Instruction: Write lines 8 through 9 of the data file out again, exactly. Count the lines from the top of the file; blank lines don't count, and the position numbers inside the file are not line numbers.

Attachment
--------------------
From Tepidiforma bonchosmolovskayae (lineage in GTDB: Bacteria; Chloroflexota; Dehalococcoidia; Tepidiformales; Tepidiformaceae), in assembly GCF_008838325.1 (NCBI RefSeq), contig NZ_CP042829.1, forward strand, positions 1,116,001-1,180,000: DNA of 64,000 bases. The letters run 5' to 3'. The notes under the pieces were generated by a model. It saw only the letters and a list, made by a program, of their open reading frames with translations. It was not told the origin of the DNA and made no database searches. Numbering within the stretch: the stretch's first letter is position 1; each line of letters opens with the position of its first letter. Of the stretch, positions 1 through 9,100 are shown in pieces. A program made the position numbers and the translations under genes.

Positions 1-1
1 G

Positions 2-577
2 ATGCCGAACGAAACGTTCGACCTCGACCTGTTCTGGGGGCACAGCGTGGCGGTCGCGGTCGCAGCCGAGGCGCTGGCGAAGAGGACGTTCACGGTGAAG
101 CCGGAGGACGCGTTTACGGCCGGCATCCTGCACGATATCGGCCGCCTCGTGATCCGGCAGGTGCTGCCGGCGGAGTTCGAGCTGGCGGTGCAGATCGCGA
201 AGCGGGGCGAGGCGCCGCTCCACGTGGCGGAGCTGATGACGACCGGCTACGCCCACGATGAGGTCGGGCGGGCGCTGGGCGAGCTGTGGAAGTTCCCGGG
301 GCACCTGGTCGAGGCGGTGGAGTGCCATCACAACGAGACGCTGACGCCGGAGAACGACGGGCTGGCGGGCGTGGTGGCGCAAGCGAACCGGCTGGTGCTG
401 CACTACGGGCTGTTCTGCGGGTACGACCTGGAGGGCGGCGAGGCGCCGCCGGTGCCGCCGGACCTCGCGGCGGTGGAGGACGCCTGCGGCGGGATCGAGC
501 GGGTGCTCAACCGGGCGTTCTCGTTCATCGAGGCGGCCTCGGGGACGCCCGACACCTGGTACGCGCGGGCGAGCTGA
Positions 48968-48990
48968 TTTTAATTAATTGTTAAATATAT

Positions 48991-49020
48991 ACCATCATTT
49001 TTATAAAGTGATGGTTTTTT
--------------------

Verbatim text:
301 GCACCTGGTCGAGGCGGTGGAGTGCCATCACAACGAGACGCTGACGCCGGAGAACGACGGGCTGGCGGGCGTGGTGGCGCAAGCGAACCGGCTGGTGCTG
401 CACTACGGGCTGTTCTGCGGGTACGACCTGGAGGGCGGCGAGGCGCCGCCGGTGCCGCCGGACCTCGCGGCGGTGGAGGACGCCTGCGGCGGGATCGAGC